**There will be 323 prospects at the annual NFL scouting combine, with the first group arriving on Tuesday. Players are split into groups spread over four days. The first is comprised of specialists, offensive linemen, and tight ends; the second group includes quarterbacks, wide receivers, and running backs; the third group has defensive linemen and linebackers; and the final group consists of defensive backs.

They all arrive sequentially during the next four days, and cycle through the following schedule: registration, pre-exam, X-Rays, orientation, and team interviews on the first day; measurements, medical examinations, media interviews, and team interviews on the second day; NFLPA Meeting, psych testing, bench press, and team interviews on the third day; an on-field workouts on the fourth day.

The on-field testing, which is the televised portion of the event, goes from Friday to Monday. So if you want to watch the defensive backs run the 40-yard dash, that will happen on Monday.

The combine has taken on a life of its own, and some drills or tests do not an indicate how a player functions at his position. Plus, players have trained for a combine. The days when Mike Mamula can come out of nowhere with a combine workout are gone, so players are more prepared for the testing. But it allows for standardized scores, which is important when teams are sorting through such a large number of prospects. Here is what NFL Network analyst Mike Mayock said about the drills/testing:

"Everybody has got an opportunity to train for it, and you're in the best shape of your life, so let's benchmark everybody on the field on the same day at the same time.

"So conceptually it makes sense, but sometimes it gets kind of skewed, and obviously the 40 is a big deal. That seems to be the marquee event. I don't really care as much about a 40-yard dash for an offensive lineman. I look at their 10-yard dashes, although it's hard to say that Dontari Poe at 346 pounds running 4.98 is not impressive.

 "I don't think the 40 is that important for offensive linemen and defensive linemen. I think it is very important for skill position people.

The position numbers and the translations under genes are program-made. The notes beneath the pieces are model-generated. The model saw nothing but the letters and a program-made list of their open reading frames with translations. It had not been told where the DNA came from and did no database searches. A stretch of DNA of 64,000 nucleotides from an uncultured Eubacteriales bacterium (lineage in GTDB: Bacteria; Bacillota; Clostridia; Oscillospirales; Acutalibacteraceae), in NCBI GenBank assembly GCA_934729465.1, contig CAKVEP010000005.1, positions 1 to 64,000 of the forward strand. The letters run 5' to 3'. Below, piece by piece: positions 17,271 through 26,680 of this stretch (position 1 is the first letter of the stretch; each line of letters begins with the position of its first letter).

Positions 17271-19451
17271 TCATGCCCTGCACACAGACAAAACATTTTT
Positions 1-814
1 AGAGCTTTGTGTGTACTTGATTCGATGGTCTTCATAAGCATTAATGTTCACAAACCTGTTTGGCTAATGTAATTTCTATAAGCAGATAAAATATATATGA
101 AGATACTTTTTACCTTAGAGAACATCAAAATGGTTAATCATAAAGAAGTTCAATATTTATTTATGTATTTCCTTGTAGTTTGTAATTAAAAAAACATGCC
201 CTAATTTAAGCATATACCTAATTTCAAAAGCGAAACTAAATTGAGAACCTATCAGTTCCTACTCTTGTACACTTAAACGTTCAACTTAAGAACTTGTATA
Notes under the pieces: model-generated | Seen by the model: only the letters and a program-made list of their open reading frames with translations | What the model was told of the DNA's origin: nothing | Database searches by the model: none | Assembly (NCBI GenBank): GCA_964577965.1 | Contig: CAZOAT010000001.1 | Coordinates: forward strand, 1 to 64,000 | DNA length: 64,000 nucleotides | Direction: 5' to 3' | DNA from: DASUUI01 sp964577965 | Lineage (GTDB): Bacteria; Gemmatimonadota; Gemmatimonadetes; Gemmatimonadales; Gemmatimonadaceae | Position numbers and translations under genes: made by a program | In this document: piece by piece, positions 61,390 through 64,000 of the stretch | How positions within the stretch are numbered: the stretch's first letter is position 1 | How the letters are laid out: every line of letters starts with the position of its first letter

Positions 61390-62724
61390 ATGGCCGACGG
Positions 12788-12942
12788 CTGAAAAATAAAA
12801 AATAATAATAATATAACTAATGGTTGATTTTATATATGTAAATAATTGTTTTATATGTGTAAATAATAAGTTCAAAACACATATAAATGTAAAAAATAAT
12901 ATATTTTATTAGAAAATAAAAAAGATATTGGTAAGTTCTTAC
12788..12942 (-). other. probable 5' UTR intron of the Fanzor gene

"I think the change-of-direction stuff, the short shuttle and the three-cone is important for the linebackers, the defensive backs, the running backs. You get to see quickness, change of direction. You see whether a guy is quicker than he is fast in a straight line, and those are important things.

 "The broad jump and the vertical jump are really lower body explosion, and it's another cross-check. If a guy is a 4.5 40 guy, he probably should be jumping 35 inches in the vert. If he only jumps 30, there's a question why. It all kind of balances out. There's checks and balances everywhere, but I'd throw out some of the stuff, and it's really position oriented, and I think the important thing is after those drills are over and the coaches come out and put them through football drills, I think we really get an opportunity to see one kid after another in their movement skills, and it kind of exposes flaws.

"If you're a defensive back and you can't open your hips, things like the coaches can see immediately, and you've got 30 defensive backs in a row going in one drill, you can see which ones are natural and which ones aren't, and then you've got to go back -- if you put too much on that, obviously, it can't overwhelm the grade you give them on tape, but it's just another cross-check."

**The quarterbacks are usually the most popular players at the combine, and the top two quarterbacks this season are Florida State's Jameis Winston and Oregon's Marcus Mariota. The Tampa Bay Buccaneers, who have the No. 1 pick, are expected to select a quarterback. It's not believed to be a deep quarterback class after the top two passers. UCLA's Brett Hundley and Baylor's Bryce Petty will also get attention.

The draft class is deep at running back and wide receiver, according Mayock. He believes it's "very thin" at quarterback and safety.

"I think the rest of the positions are solid," Mayock said. "So overall, a good class."

Beyond Winston and Mariota, the headliners this season include USC defensive lineman Leonard Williams, Nebraska pass rusher Randy Gregory, and Alabama wide receiver Amari Cooper.

The top local player is Arizona State wide receiver Jaelen Strong, a West Catholic product and Philadelphia native. Penn State and Rutgers both have prospects at the combine, but they are not among the top at their position. Penn State Tight end Jesse James could move up at his position.

**Aside from the draft prospects, the combine also serves almost as an offseason convention for the NFL. Coaches, executives, scouts, and agents are all in close proximity, so there is always interest and discussion about potential free agents and teams with major offseason moves upcoming.

Most teams have their head coach and/or general manager address reporters on the early days of the combine. This is the first season in recent years that the Eagles are not expected to have anyone meet with the media. Head coach Chip Kelly has not spoken to reporters until the end of the season, and the team has not introduced new vice president of player personnel Ed Marynowitz to the public.

The Eagles' pressing offseason questions include what to do with free agent wide receiver Jeremy Maclin and linebacker Brandon Graham; which defensive backs they can sign in free agency; and whether they will stay at No. 20 or try to move up in the draft for Mariota.

zberman@phillynews.com
@ZBerm